Ramapough Told by Town to Dismantle Pipeline Protest Camp
The New Jersey town of Mahwah has issued an ultimatum to the Ramapough Lenape Nation, ordering the tribe to take down the tipis it has assembled on its land in opposition to the Pilgrim Pipeline, which would bring Bakken crude from Albany to refineries in southern New Jersey.
The town has ordered the tribe “to immediately remove any and all structures located on the Property that were constructed in violation of the Township’s Zoning Ordinance,” WPIX News reported on May 12.
Tribal members have been opposing the 178-mile-long pipeline with the Split Rock Sweetwater Prayer Camp since October 2016 on 13 acres of Ramapough land within Mahwah. But rather than earn the type of support that poured in for the Standing Rock Sioux Tribe against the Dakota Access Pipeline (DAPL), the Ramapough have garnered the ire of the surrounding community—even though, NBC News reported in December, the town also opposes Pilgrim.
The tribe has been holding ceremonies on this land for 25 years, and has inhabited it for centuries. Inspired to stand with Standing Rock and make their own environmental concerns be known, the Ramapough erected a tipi on their land in the fall of 2016. This alarmed the surrounding community, and in December 2016 the township served the Ramapough with a summons stating that they had failed to obtain permits for a permanent structure.
The tribe applied for the proper permits, but in April their application was denied by Township Engineer Mike Kelly. The town gave the Ramapough 60 days to refile their applications.
“What started as a prayer camp to peacefully protest these pipelines has now turned into a fight for survival on our own land,” Ramapough Chief Dwaine Perry told ICMN in December.
Nevertheless, the pipeline battle is also aiding that fight, uniting tribal members in a way that has not happened in decades, The New York Times reported in April.
On the one side is Thomas Williams, attorney for the Ramapough, who said the rights of assembly are protected under the Religious Land Use and Institutionalized Persons Act, a federal law protecting individuals, houses of worship and other religious institutions from discrimination in zoning laws. On the other are neighbors of the Ramapough’s Split Rock Sweetwater Prayer Camp who have been less than friendly, according to Perry.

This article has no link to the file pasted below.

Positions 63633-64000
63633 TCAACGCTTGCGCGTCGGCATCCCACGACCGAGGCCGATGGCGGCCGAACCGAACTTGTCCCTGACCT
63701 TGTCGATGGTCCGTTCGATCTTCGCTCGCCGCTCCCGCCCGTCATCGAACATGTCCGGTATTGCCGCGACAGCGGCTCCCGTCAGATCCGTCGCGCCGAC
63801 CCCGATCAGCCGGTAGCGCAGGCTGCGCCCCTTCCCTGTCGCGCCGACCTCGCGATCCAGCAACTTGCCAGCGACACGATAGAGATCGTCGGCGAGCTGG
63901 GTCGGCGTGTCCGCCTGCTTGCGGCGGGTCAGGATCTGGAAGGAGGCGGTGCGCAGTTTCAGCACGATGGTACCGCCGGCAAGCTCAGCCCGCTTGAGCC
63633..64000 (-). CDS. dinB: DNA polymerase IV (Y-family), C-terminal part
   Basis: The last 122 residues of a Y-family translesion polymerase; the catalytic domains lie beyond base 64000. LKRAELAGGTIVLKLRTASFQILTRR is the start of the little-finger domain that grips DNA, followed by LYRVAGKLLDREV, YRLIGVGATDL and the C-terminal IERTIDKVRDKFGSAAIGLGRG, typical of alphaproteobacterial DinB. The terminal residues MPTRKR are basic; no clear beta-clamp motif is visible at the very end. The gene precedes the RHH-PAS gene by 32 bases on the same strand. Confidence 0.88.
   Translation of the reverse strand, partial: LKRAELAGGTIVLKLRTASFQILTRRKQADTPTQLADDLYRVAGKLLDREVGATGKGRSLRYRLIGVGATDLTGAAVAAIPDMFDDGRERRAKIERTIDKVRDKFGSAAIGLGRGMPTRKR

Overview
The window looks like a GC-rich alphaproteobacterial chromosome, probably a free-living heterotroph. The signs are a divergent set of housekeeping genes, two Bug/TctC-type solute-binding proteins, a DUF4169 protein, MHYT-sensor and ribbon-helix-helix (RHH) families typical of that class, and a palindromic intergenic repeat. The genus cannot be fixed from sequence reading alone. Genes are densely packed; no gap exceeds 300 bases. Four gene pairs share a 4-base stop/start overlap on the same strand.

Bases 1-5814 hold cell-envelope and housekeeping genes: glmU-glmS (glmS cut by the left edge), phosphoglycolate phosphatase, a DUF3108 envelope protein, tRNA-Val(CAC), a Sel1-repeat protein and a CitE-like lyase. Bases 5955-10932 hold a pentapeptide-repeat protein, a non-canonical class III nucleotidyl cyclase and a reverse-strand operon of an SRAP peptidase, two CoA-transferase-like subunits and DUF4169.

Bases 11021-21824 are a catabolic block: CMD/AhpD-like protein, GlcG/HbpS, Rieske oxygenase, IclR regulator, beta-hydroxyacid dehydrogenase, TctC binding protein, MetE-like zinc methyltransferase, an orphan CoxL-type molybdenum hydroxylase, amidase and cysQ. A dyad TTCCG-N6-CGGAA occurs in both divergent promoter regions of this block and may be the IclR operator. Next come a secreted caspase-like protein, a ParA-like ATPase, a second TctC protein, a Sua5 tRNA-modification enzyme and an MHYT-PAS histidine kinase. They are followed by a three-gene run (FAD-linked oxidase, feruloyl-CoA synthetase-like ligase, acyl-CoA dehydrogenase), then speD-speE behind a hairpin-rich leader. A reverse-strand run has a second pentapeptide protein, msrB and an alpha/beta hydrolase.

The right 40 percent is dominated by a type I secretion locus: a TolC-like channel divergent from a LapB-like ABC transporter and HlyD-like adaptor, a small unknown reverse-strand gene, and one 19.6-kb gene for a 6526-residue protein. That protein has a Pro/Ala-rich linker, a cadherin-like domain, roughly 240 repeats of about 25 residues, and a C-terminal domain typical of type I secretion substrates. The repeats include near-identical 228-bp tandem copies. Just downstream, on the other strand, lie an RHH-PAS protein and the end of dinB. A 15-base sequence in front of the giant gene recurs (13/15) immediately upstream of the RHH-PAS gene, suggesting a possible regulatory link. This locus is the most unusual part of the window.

For instance, Perry told Indian Country Media Network (ICMN), people have filmed tribal ceremonies from across the road, leaving when approached. Recently someone erected “No Parking” signs in front of the camp’s roadside property. Ramapough tribal member Two Clouds said that when he asked the man putting up the signs what he was doing, the man said he had been contracted by the Ramapo Hunt and Polo Association, the homeowners’ association in the high-income neighborhood the camp sits in.
The Ramapo Hunt and Polo Association did not return phone calls to ICMN for comment. The president of the association is Paul Scian, who also belongs to the American Association of Petroleum Geologists.
While the Pilgrim Pipeline is the Ramapough’s main concern, the tribe’s first fightseems to be against the community that surrounds them and the township they are surrounded by.
The Pilgrim Pipeline is not just opposed by the Ramapough. From New York to New Jersey, townships and municipalities have also signed resolutions opposing the project. A list can be found with the Coalition Against Pilgrim Pipeline.
Pilgrim Pipeline Holdings, LLC has submitted for a preliminary draft of an Environmental Impact Statement with the New York State Department of Conservation. The pipeline is being funded by Ares Management, L.P.
The tribe is calling for help and support.
“Please come and share as much light as possible because the one thing that integrity, and honesty and democracy demands is light,” Perry said. “As long as some of our neighbors and others can operate in the dark, we are in trouble.”